Jallikattu is a traditional sport in Tamil Nadu in which a Bos indicus bull, a pure breed is released into a crowd of people. Multiple human participants attempt to grab the large hump of the bull with both arms and hang on to it while the bull attempts to escape. It may read easy, but is very difficult. One of the rules state that the tamer should hold on to the hump of the bull for 30 seconds or 15 feet, whichever is longer when the bull runs. And if no one manages to do that, the bull is declared as the winner.
An investigation by the Animal Welfare Board of India (AWBI) concluded that the sport is inherently cruel to animals, following which, the AWBI filed a case in the Supreme Court (SC) for an outright ban on Jallikattu.
PETA (People for the Ethical Treatment of Animals) had first approached the SC in 2004, to ban Jallikattu, stating it is animal cruelty. Currently, those protesting against the ban are suggesting that PETA should be banned. One twitter user even said that PETA should seek to ban slaughtering of animals in the name of religion as well.
Dr Manilal, from PETA India, said, “PETA does not choose campaigns based on religion. That said, anyone who says we don’t campaign against slaughter simply hasn’t used Google.” In defence, he added, “PETA India is a vegan advocacy group and we campaign against slaughter every single day. The slaughter of animals on the street is already illegal under the Slaughterhouse Rules 2001, but the killing of goats is allowed under Indian law. We wish it wasn’t. We have raised awareness about vegan eating during Eid, Christmas, Easter, Janmashtami and more. However, while goat slaughter is not illegal, spectacles like Jallikattu are against Indian law and as an animal protection group, we can only call for laws to be upheld.”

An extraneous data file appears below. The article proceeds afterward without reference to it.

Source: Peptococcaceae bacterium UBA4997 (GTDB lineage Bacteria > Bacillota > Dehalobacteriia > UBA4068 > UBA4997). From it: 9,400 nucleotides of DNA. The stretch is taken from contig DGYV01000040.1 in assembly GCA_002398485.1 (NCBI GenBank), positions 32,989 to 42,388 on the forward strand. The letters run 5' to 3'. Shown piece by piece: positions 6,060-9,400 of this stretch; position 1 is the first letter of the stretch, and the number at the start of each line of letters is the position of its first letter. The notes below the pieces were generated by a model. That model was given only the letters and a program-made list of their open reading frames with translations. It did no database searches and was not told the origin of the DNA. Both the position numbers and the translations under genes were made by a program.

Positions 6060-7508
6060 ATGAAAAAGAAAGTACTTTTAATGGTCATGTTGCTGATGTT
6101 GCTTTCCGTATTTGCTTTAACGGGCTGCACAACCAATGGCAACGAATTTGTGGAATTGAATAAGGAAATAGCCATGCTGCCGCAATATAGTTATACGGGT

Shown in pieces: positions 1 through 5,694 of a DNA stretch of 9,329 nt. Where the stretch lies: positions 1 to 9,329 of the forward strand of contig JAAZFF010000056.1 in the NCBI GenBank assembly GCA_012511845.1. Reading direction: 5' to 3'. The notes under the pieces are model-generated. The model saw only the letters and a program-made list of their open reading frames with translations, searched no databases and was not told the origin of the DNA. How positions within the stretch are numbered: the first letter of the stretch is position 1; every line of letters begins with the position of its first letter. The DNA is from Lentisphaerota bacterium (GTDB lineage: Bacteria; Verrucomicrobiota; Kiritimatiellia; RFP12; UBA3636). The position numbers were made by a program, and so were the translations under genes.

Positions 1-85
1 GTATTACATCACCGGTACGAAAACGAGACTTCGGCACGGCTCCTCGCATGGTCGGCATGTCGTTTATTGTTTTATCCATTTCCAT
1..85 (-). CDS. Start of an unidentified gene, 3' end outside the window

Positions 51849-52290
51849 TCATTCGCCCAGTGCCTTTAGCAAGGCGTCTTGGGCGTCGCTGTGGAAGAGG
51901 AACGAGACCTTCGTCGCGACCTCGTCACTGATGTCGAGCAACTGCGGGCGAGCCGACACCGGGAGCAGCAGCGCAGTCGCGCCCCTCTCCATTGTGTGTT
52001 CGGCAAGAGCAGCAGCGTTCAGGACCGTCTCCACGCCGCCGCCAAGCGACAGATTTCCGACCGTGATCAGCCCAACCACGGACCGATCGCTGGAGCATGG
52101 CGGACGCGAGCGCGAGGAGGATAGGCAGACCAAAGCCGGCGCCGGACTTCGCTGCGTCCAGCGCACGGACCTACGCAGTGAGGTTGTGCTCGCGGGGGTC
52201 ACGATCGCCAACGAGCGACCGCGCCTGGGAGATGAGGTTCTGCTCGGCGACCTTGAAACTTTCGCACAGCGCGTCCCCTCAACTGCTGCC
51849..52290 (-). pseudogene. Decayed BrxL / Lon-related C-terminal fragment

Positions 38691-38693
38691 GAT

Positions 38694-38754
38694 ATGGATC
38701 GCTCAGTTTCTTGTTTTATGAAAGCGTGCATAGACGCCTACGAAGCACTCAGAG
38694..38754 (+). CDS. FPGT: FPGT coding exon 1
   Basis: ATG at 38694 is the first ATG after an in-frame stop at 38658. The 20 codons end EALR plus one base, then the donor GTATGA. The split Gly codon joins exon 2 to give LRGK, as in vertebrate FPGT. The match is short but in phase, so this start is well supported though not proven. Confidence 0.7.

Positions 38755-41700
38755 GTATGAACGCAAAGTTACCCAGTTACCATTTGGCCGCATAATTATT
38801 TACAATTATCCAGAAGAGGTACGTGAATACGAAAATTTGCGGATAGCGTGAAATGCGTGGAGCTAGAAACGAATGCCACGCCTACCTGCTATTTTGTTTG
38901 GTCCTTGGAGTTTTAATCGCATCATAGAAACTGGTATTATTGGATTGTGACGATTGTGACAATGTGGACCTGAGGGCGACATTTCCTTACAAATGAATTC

These bulls are bred specifically for Jallikattu by villagers. Bulls that are able to participate successfully in the Jallikattu event are used as studs for breeding. These bulls also fetch higher prices in the markets. According to published sources, when the SC banned Jallikattu in 2014, they said that bulls are not categorised as performing animals, and that they are anatomically not designed for it. But they are forced to perform, inflicting pain and suffering, which is violation of Section 3 and Section 11(1) of Prevention of Cruelty to Animals Act.
All you need to know about Jallikattu